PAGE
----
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Artsthread announces winners of 2021 Global Design Graduate Show

By Rachel Douglass

21 Oct 2021

Business

Image: Artsthread, Jennifer Milleder

Generated in collaboration with Gucci, Artsthread’s Global Design Graduate Show has revealed the winners of its second edition, with the competition being open to graduating art and design students of 2020-21.

A total of 5,211 students entered the initiative with their end of year projects, represented across four categories: Fashion/Accessories/Textiles, Digital/Visual Communication/Film, Product/Architecture/Interiors and Fine Art/Photography/Craft. Judges for the competition extended from all areas of the respective industries. For the Fashion/Accessories/Textiles division, the panel included the likes of Levi’s men’s design director, Steven Burns, GQ editor, Dylan Jones, and Marimekko’s chief creative director, Rebekka Bay.

Applicants were instructed to submit not only their projects but also their entire creative process for critique in front of the judges. For the fashion specific category, eight winners were selected representing a variety of specialisations.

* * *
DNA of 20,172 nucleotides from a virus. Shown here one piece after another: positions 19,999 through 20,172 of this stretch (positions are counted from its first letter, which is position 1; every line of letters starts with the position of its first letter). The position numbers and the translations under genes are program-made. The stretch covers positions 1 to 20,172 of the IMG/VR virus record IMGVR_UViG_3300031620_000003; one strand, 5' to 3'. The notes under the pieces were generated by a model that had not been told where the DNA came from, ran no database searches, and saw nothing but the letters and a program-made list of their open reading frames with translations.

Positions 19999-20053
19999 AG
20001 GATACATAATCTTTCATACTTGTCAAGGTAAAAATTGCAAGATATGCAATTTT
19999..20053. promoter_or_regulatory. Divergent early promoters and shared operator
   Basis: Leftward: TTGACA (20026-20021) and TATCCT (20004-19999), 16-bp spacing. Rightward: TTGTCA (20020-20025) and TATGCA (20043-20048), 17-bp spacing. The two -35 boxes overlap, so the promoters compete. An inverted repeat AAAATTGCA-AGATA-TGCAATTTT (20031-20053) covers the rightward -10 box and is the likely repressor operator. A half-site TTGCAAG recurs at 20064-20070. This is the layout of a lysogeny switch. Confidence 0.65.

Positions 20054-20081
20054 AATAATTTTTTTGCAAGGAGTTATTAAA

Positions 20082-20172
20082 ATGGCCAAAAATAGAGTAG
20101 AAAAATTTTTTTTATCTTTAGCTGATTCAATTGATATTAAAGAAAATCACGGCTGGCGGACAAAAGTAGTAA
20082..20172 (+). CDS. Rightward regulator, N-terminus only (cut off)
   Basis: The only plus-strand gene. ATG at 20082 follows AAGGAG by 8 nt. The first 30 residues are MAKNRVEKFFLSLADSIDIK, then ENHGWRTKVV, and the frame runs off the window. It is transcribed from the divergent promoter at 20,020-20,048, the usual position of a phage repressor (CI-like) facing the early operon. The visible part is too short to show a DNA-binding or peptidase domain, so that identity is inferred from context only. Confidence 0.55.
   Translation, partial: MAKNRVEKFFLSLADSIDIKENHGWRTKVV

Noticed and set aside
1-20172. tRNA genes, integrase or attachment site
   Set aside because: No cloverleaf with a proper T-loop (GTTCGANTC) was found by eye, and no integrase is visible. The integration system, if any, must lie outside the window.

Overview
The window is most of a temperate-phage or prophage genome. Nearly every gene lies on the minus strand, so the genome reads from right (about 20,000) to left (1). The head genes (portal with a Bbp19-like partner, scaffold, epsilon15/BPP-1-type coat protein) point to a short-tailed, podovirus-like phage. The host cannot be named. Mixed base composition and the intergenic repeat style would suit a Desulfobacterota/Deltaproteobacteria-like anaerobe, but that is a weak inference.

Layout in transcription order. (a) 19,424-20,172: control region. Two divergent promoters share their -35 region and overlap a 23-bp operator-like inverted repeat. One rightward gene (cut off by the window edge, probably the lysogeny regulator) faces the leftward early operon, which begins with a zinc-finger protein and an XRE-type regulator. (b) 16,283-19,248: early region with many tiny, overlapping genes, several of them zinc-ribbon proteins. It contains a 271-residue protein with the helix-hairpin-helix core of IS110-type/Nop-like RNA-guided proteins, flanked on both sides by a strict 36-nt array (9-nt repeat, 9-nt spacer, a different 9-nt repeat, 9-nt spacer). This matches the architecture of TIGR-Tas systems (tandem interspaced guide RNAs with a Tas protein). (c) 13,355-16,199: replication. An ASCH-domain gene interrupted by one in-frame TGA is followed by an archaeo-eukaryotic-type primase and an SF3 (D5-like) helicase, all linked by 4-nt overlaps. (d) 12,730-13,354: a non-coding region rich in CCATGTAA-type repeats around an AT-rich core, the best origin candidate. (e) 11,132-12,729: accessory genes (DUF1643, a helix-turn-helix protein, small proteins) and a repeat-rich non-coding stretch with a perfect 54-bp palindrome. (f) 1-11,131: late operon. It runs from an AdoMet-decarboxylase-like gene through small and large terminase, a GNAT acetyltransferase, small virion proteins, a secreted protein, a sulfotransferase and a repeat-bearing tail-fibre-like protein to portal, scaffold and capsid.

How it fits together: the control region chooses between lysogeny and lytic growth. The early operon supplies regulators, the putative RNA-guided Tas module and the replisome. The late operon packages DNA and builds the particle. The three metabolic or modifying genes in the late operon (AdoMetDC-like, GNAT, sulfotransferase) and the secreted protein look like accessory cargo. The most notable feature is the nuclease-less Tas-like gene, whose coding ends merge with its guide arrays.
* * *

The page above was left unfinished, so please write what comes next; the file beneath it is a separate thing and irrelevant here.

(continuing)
Image: Artsthread, Oscar Keene

For womenswear, Yvonne Schichtel won with her project ‘Lost and Found’, which questioned the gender labels consumers attach to objects, through a collection utilising repurposed materials. Beth Kip, on the other hand, took a more nature-inspired approach for her winning menswear proposal, ‘West Kip’. Kip reimagined traditional Scottish attire into new purposeful garments to demonstrate a circular clothing line.

Oscar Keene won in the fashion communication category, with his project ‘Fluid’. The project presented a zero-waste digital prototyping solution to slow fashion production, offering a multidisciplinary alternative to fast fashion, in consideration of queer bodies and selfhood.

Image: Artsthread, Yvonne Schichtel

‘Morphogenesis’, the winning sustainable fashion project by Bea Brücker, also explored digital design combined with biodesign techniques. In her proposal, biodesign is seen as a political movement as part of an alternate virtual world, which she uses to explain sustainable production processes.

Additional winners included Yuzhao Huang’s ‘The Spomeniks’ homeware piece, Jennifer Milleder’s ‘Before the Mirror’, looking at dandyism as a spectacle, Sina Dyks’ ‘Stimuli Wiring System’, a sustainable textiles installation exploring colour and texture, and Caitilin Yates’ ‘Cotswold Luvvies’, a collection designed using repurposed materials from midland England.

Image: Artsthread, Caitlin Yates